Deans' stroke musings

Changing stroke rehab and research worldwide now.Time is Brain!Just think of all the trillions and trillions of neurons that DIE each day because there are NO effective hyperacute therapies besides tPA(only 12% effective). I have 493 posts on hyperacute therapy, enough for researchers to spend decades proving them out. These are my personal ideas and blog on stroke rehabilitation and stroke research. Do not attempt any of these without checking with your medical provider. Unless you join me in agitating, when you need these therapies they won't be there.

What this blog is for:

Shortly after getting out of the hospital and getting NO information on the process or protocols of stroke rehabilitation and recovery I started searching on the internet and found that no other survivor received useful information. This is an attempt to cover all stroke rehabilitation information that should be readily available to survivors so they can talk with informed knowledge to their medical staff. It's quite disgusting that this information is not available from every stroke association and doctors group.
My back ground story is here:

Saturday, January 14, 2017

Comparison between Mediterranean and Vegetarian diets for cardiovascular prevention: The cardiveg study

So ask your doctor which one is better for stroke prevention AND recovery. Then ask specifically what those diets consist of. Not this general crap of vegetables and olive oil. Types and how much, a diet protocol.

Nutrition, Metabolism & Cardiovascular Diseases, 01/09/2017
Pagliai G, et al. – The present study sought to compare the impacts of Mediterranean and Vegetarian diets on several anthropometric and circulating cardiovascular biomarkers. Results of this study suggested that both Mediterranean and Vegetarian dietary patterns appear to be equally effective in diminishing anthropometric parameters among clinically healthy subjects, but Vegetarian diet determined a significant reduction of total cholesterol, LDL cholesterol and insulin levels, while Mediterranean diet determined a significant reduction of triglycerides.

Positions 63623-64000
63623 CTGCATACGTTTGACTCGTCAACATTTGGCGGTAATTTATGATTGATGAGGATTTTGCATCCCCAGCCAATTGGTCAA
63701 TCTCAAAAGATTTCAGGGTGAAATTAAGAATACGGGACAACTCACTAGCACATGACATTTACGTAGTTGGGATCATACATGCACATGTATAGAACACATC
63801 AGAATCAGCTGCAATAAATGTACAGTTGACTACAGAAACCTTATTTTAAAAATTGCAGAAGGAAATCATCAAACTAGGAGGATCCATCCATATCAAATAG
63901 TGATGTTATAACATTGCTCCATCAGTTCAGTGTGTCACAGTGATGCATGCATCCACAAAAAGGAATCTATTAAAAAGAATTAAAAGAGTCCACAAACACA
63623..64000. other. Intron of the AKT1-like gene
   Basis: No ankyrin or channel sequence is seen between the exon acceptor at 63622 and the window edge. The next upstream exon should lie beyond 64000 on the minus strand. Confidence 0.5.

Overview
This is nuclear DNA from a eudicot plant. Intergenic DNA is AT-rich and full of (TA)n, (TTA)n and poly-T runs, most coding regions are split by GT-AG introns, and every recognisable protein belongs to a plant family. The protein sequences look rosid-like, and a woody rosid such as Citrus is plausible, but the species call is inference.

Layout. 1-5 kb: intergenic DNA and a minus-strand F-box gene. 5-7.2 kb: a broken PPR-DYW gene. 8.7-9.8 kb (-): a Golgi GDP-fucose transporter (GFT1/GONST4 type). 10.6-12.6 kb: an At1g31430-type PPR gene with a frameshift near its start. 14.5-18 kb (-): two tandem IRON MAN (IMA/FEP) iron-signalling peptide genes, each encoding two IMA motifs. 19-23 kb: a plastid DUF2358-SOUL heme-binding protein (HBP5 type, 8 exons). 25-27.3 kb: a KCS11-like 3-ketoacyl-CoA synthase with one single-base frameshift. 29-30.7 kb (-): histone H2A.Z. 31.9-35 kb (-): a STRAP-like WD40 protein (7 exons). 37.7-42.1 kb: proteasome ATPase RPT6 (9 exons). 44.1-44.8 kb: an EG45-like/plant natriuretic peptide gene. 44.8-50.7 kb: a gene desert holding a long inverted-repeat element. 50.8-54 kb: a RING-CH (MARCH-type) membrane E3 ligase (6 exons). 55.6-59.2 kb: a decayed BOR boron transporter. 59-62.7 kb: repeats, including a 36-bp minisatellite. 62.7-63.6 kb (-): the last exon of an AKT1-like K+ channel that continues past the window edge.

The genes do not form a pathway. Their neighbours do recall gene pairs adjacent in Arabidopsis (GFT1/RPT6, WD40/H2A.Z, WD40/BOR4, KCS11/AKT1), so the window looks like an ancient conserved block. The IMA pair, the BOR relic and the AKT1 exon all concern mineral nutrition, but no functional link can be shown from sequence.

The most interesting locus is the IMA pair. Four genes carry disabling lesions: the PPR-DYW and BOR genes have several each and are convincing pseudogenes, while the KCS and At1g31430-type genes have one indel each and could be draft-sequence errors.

• For the purpose of this study, 88 clinically healthy subjects (68 F; 20 M; mean age: 50.7 ± 12.9) were randomly allocated to Mediterranean (Med) or Vegetarian (Veg) isocaloric diets lasting 3 months each, and then crossed over.
  • After that, adherence to the specific dietary intervention was established through questionnaires and 24–h dietary recall.
  • Finally, anthropometric measurements, body composition and blood sampling were obtained from each member toward the start and toward the finish of each intervention phase.


  • At the end of the 3–months intervention phase, Med and Veg both determined a significant (p<0.05) decrease of total body weight, fat mass and BMI, without any significant difference between the 2 diets [body weight: –2.0 kg (–2.5%) vs. –2.4 kg (–3.0%)], [fat mass: –1.8 kg (–6.1%) vs. –1.6 kg (–5.6%)] [BMI: –0.7 kg/m2 (–2.4%) vs. –0.8 kg/m2 (–2.8%)], for Med and Veg, respectively.
  • With regard to circulating biomarkers, Veg determined a significant (p<0.05) diminish for total cholesterol [–6.0 mg/dL (–2.9%)], LDL cholesterol [–6.5 mg/dl (–5.1%)] and insulin levels [–0.7 mU/L (–6.9%)], while Med determined a significant decrease of triglycerides [–11 mg/dL (–8.9%)].
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